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Stereoscopic Displays and Virtual Reality Systems XIV (2007)
Proceedings of the SPIE Volume 6490


These proceedings combine, in one volume, the papers from two separate but complementary conferences: Stereoscopic Displays and Applications XVIII and The Engineering Reality of Virtual Reality 2007. These were two of the 20 conferences that composed the 2007 IS&T/SPIE Electronic Imaging: Science and Technology Symposium, held at the San Jose McEnery Convention Center, San Jose, California, USA, in January 2007.

Stereoscopic Displays and Applications XVIII

This year’s Stereoscopic Displays and Applications (SD&A) conference, the eighteenth in the series, was held over 29–31 January 2007. It featured a broad range of topics, presentations, and events.

The first day of the SD&A conference hosted four technical sessions: Stereoscopic Display Applications (chaired by Andrew Woods), Medical Applications of Stereoscopy (chaired by Michael Weissman), Stereoscopic Image Processing and Intermediate View Reconstruction (chaired by Janusz Konrad), and Stereoscopic Human Factors (chaired by John Merritt). The technical sessions formed the backbone of the conference, and their content is detailed in the papers contained in this proceedings volume.

The final formal session of the first day was the two-hour 3D Theatre Session, chaired by Andrew Woods and Chris Ward. The purpose of this regular event is to showcase examples of 3D video and films that are being produced all around the world. This year, we screened the following 3D content (or segments thereof) on the conference’s two high-quality circularly polarized stereoscopic rear projection systems:

• “June” by NFB Canada
• “Loop… 3D adventures of a Solution Provider” by Fast Forward with Carlomagno (Italy)
• “I am Calling You – Backstage” by Fast Forward with Carlomagno (Italy)
• “Mayavi” by GV Films, Ltd. (India)
• “Test Piece 01” by Takashi Kawai and Kei Shichiri (Japan)
• “Visionsense Stereoscopic Endoscopy” by Visionsense (Israel and USA)
• “Pompei 79AD” by Virtualand (Italy)
• “Death Valley 3D Daze” by Tree-D Films (USA)
• “Alertness Matters” by Hall Media (USA)
• “Fluffies” by ACE a.s. (Czech Republic)
• “Pool Shark” by Neil Alexand and GALI-3D (Czech Republic)
• “Pig Story” by Secondary School of Applied Cybernetics and GALI-3D (Czech Republic)
• “St Valentines Shoe” by Secondary School of Applied Cybernetics and GALI-3D (Czech Republic)
• “Real Time OPENGL stereo capture to file” by GALI-3D (Czech Republic)
• “Space Station in 3D” by European Space Agency (Netherlands)
• “Born of a Car” by Skoda Auto Multimedia team and GALI-3D (Czech Republic)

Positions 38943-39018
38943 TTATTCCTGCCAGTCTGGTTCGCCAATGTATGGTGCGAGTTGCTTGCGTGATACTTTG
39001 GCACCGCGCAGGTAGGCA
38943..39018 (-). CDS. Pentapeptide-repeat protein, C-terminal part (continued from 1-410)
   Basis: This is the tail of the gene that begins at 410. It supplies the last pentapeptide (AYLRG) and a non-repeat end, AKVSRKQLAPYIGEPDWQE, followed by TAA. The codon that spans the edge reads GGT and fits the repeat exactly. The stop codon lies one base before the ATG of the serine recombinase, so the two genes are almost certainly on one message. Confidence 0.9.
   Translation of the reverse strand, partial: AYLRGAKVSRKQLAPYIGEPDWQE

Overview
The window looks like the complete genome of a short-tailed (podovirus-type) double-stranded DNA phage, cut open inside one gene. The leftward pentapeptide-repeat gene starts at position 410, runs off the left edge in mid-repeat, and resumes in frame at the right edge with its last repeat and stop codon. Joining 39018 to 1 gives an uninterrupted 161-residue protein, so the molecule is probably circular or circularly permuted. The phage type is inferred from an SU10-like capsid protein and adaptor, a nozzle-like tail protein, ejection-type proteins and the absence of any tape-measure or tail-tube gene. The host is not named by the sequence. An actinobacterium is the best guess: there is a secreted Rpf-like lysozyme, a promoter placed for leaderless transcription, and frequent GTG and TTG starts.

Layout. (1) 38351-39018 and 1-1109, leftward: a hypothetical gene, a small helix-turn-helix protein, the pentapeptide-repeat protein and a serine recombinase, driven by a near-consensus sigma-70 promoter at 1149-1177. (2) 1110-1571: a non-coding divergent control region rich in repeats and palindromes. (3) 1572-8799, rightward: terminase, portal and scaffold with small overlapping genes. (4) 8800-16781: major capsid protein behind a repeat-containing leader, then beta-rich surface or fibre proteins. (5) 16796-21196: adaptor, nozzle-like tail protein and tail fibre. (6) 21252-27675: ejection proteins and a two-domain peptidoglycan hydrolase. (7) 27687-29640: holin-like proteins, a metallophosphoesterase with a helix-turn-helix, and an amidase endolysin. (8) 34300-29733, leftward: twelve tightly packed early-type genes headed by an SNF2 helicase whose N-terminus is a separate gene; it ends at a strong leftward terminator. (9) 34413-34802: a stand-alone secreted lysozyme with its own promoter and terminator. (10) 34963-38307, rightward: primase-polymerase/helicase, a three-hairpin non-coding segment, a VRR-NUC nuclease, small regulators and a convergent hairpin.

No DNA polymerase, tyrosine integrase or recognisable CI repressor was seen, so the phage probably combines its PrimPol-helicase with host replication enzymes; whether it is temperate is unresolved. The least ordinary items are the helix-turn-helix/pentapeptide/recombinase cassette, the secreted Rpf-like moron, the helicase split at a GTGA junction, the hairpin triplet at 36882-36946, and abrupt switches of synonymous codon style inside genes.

• “The Time of Illusion” by NHK Technical Service (Japan)
• “FIFA World Cup Trophy Tour” by Haptics (South Africa) and Crew 972 (Israel)
• “Lenny Lipton and Ray Zone at World 3D Expo II” by 21st Century 3D (USA)
• “Humira 3D” by 21st Century 3D (USA)
• “Avandia 2006” by 21st Century 3D (USA)
• “3DVX3.5 Live Action Demo 2007” by 21st Century 3D (USA)
• “Mitsubishi Outlander” by BUG Norway
• “World of 3D” by Lightspeed Design Group (USA)
• “Intelligent Vehicle Safety” by Lightspeed Design Group (USA)
• “DSV clips” by Lightspeed Design Group (USA)
• “‘06 The Big One” by Bernard Mendiburu (USA)
• “Home of the Blizzard: The 1911–14 Australasian Antarctic Expedition Stereoscopic Photographic Record” by Peter Morse, University of Western Australia (Australia)
• “New York City in 3-D” by Jeff Joseph / SabuCat Productions (USA).

The source resolution of the material ranged from field-sequential NTSC (640×480) to dual-channel stereoscopic 1920×1080i (full HD). The two-hour session was particularly popular, with over 200 attendees, and was enjoyed by all.

In recognition of the high quality of material shown at the 3D Theatre, this year we offered, for the first time, Best of Show prizes. Our inaugural judge was Dr. Samuel Zhou, Director of Image Technology at IMAX Corporation, who chose the following two winners:

• Best of Show (Live Action): “The Time of Illusion” by NHK Technical Service (Japan), and
• Best of Show (Computer Graphics): “FIFA World Cup Trophy Tour” by Haptics (South Africa) and Crew 972 (Israel).

Congratulations to our winners.

The evening concluded with an enjoyable meal at the BoTown Chinese Restaurant in downtown San Jose. It was a good chance for nearly 80 conference attendees to mingle and talk in a relaxed atmosphere. The visit to BoTown is a regular feature of the conference. We have been so many times now that the owners remember us and look forward to our visit each year!

The second day of the SD&A conference included four technical sessions, on Stereoscopy on Mobile Devices (chaired by Julien Flack), Multiview Content (chaired by Gregg Favalora), Autostereoscopic Displays (chaired by Steven Smith), and Stereoscopic Developments (chaired by Vivian Walworth). Again, the full papers from these technical sessions are contained in this proceedings volume.